Lesson 30: this
1. Declare correctAnswer as a global variable that will be used in multiple functions. You should be able to remember how to do that by now.
2. Modify newProblem() to store the correct answer and then randomize the order of all the answers. Recall that the answer1 Array holds the values for all the correct answers.
As with most code solutions, there are many ways to randomize the answers in the IQ test. Here, after the correct answer is stored, r1 is set to a random value from 1 to 4. This value is later used to determine which answer div will display the first answer (the correct answer).
Then, r2 is set to a random value from 1 to 4 that is different from r1. This value is later used to determine which answer div will display the second answer.
Then, r3 is set to a random value from 1 to 4 that is different from r1 and r2. This value is later used to determine which answer div will display the third answer.
Then, r4 is calculated using a little math trick. Since the values of the four random numbers should be 1, 2, 3, and 4, then the sum of these numbers would be 1+2+3+4, or 10. Since the values of r1, r2, and r3 have already been calculated, then r4 is of course the remaining value that would make the sum be 10. The value of r4 is used to determine which answer div will display the fourth answer.
Note that it is perfectly acceptable to use concatination to determine the id within the getElementById() function.
Now, the answers for each question should be displayed in a random order.
'answer1' should now be 'answer' + r1.
3. Declare numCorrect as a global variable with an initial value of 0. Use this variable to keep track of the players score--the number of questions they answer correctly.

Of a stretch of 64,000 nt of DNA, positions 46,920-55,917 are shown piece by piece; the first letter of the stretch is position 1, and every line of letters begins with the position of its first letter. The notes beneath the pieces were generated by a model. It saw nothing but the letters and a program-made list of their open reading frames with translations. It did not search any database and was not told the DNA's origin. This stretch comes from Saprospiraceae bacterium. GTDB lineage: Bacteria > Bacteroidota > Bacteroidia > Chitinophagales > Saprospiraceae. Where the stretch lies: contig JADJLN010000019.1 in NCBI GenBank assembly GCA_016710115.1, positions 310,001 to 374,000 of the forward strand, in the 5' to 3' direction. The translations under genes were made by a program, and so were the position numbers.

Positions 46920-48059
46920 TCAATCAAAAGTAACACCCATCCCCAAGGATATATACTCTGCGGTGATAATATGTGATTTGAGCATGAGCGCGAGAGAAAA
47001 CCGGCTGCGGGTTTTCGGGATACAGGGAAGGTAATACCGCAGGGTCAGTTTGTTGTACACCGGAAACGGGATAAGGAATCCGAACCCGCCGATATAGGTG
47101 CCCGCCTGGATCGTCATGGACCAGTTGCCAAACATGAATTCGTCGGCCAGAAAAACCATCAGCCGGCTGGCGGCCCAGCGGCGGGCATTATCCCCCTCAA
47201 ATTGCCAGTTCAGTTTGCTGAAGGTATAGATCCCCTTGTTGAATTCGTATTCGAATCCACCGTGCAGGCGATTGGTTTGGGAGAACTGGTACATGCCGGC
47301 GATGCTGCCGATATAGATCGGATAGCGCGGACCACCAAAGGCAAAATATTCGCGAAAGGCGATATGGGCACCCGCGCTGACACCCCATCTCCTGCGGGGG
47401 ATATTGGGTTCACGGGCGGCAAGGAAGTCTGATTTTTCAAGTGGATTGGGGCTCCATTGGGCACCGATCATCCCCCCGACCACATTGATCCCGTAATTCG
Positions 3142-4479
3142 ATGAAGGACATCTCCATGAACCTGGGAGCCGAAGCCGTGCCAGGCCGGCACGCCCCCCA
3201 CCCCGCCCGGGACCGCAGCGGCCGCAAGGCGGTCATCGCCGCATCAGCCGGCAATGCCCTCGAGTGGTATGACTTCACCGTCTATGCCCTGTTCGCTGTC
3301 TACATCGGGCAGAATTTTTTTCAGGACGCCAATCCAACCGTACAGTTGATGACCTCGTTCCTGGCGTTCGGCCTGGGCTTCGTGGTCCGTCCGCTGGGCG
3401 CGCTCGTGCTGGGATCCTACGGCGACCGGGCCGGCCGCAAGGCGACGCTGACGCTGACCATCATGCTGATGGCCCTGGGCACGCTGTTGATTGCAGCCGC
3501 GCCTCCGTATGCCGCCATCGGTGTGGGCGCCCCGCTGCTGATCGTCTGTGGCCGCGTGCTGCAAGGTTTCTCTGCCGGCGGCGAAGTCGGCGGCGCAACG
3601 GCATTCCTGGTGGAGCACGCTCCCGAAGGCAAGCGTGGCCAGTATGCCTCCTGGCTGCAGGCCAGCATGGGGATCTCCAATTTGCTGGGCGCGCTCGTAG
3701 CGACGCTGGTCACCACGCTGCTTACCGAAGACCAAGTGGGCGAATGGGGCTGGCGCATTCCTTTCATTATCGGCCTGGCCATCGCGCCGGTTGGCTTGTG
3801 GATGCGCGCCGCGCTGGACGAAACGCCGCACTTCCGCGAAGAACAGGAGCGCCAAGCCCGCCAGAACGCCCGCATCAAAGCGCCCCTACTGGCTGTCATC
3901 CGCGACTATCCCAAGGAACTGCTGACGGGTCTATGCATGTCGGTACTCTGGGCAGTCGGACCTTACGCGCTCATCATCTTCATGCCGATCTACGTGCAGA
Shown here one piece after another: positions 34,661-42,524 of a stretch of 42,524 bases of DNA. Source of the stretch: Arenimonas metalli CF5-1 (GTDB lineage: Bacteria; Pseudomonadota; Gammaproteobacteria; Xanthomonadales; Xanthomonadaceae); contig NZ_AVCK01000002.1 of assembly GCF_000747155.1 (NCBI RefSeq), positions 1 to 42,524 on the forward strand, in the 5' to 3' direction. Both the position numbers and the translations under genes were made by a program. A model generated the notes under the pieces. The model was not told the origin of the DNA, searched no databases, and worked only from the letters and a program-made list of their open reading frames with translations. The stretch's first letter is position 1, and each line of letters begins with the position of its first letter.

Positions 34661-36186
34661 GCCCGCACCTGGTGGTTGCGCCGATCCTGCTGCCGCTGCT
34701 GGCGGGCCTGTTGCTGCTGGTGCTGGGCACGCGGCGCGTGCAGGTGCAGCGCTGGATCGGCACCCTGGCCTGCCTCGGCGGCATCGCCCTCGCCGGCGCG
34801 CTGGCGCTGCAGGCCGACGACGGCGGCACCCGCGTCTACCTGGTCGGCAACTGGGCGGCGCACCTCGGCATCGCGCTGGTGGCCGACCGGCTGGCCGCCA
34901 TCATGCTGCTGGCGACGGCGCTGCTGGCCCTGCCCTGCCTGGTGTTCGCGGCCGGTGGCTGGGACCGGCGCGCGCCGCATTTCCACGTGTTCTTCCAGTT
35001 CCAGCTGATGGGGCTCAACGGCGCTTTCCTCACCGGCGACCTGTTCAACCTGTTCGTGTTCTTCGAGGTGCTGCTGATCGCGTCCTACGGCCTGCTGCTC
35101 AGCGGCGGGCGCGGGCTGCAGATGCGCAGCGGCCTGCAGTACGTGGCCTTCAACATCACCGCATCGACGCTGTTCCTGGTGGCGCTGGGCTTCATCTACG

The respond() function currently only calls newProblem(). You want respond to also determine if the response is correct or not. To do that, it is important to know which answer the user selected.
4. Modify respond to receive the element that was selected and save it as a variable named selected. Then, the display the contents of the selected div in an alert message.
Of course, this means that any call to respond() must pass an element as a parameter.
5. Update the calls to respond() to pass the value of this.
What is this? Simply, it is "this" element. The first time this is used, it is inside of a div with an id of answer1, so this is the answer1 div.
Now when an answer is selected, the respond() function should cause an alert message to display the selected answer.
6. Modify respond() to display a message only when the correct answer is selected.
7. Once you have this working correctly, modify respond() again so that the value of numCorrect is increased by one every time the user clicks on a correct answer.
8. And then show the number of correct answers when the user has answered all of the problems.
It would be best to create a gameOverScreen in the same way that you created an introScreen. You did this back in Lesson 18. However, a shortcut would be to just modify the contents of testScreen to replace all the current elements with the HTML for your ending message.
9. Display an ending message with the number of correct answers in the testScreen.
After all 10 questions are finished, the contents of testScreen should change.
10. Finally, make your ending message a bit more meaningful.